General practices should not penalise homeless patients for missing appointments, NICE has said.
The new guidance, published yesterday (6 October), warned NHS services against penalising people experiencing homelessness, on the grounds that these patients may not re-engage.
The ‘rigidity of appointment systems can lead to people being dropped from services if they miss appointments,’ it said, after finding evidence that some services handed out financial penalties.
‘Based on the committee’s experience, this is a major problem for many people experiencing homelessness and they agreed that services should show flexibility and understanding to facilitate engagement,’ it said.
‘The committee discussed the clear association between missed appointments and premature death and agreed that providing more flexible appointment systems and alternative ways of accessing care is therefore essential in improving outcomes.’
Instead, practices should connect with peer supporters and advocates who can help the person attend appointments or re-engage with care if they have missed their appointment.
The draft, out for consultation until November, is intended to improve the access to care services for people experiencing homelessness.
Produced with the Centre for Homelessness Impact (CHI), the document said that as refusals are ‘relatively common,’ commissioners and planners will need to support practices in reinforcing existing NHS guidance.
Practices must improve registration for homeless people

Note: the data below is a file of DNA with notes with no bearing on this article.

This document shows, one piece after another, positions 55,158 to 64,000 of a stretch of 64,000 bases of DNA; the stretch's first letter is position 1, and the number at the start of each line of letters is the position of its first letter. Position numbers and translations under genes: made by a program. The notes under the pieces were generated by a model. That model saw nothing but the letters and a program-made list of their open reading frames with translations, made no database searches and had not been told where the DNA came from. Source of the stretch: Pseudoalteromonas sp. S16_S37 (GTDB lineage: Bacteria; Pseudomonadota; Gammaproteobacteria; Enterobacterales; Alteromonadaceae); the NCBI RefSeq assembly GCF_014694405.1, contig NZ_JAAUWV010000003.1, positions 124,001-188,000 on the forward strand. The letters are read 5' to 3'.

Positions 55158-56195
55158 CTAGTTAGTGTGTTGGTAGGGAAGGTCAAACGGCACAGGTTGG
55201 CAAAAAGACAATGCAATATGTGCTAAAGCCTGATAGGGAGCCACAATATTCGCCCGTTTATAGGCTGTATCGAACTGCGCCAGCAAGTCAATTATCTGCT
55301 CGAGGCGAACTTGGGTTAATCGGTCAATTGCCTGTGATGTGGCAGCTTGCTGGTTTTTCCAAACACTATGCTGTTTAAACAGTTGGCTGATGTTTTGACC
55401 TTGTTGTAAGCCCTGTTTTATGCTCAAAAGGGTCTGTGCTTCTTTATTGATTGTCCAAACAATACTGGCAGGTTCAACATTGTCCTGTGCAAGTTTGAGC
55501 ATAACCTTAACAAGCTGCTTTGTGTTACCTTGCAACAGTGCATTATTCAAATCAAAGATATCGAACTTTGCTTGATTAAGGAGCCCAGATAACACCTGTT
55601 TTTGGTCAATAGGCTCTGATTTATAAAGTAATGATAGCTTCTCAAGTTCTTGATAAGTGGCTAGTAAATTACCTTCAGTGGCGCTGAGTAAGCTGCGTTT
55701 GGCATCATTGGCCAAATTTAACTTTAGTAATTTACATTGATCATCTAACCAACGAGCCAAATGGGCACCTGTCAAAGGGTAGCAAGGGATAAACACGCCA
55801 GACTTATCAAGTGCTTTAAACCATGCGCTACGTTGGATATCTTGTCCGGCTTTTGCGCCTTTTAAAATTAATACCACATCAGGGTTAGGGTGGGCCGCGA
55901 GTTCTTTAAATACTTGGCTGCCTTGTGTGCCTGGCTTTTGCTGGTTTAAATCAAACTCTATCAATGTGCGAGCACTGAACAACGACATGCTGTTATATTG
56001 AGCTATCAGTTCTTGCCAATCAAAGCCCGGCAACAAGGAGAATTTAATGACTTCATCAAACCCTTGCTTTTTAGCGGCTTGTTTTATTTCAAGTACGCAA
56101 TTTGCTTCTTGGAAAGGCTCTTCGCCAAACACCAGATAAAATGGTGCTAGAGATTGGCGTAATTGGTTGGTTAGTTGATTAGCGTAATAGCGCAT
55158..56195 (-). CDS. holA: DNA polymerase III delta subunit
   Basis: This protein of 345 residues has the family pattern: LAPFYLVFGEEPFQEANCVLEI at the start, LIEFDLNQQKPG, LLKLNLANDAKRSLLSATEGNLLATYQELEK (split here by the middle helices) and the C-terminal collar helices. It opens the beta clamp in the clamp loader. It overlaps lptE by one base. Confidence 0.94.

Practices must also ensure that processes are in place to support the registration of homeless patients, NICE warned after finding evidence some were being refused if they lacked ID or an address.
In also found that service providers reported that many local GP practices refused to register people without such documents, despite NHS guidance indicating it is not necessary.
It added that there was ‘good qualitative evidence’ that people experiencing homelessness faced challenges registering and were sometimes turned away.
‘Being denied access to GP services can further alienate, cause distrust and prevent already marginalised people from engaging with services,’ it warned, adding that ‘when people are refused access to GP services, they turn to emergency care services’.
Access must be improved
Dr Lígia Teixeira, chief executive of the Centre for Homelessness Impact who co-produced the document, said: ‘People who experience homelessness often have poorer health, especially mental health, and this guideline is an important step towards making health and social care services more accessible to them.
‘It is very important to ensure that their needs as individuals are met and the guideline shows how this can be done sensitively and flexibly.’
Dr Paul Chrisp, director of the NICE Centre for Guidelines, said: ‘People experiencing homelessness face significant barriers to accessing health and social care compared with the general population, which results in huge health inequalities.’
He said that a better understanding of the specific needs of these patients would translate to better access to appropriate services and improved outcomes.
A study published earlier this year highlighted the ways in which practices can make their services more accommodating to people experiencing homelessness, including working in community outreach settings.
In March of this year, early in the Covid vaccine programme the DHSC accepted a reprioritisation recommended by the JCVI which meant homeless people would be prioritised for vaccination.
This article was previously published by our sister title Management in Practice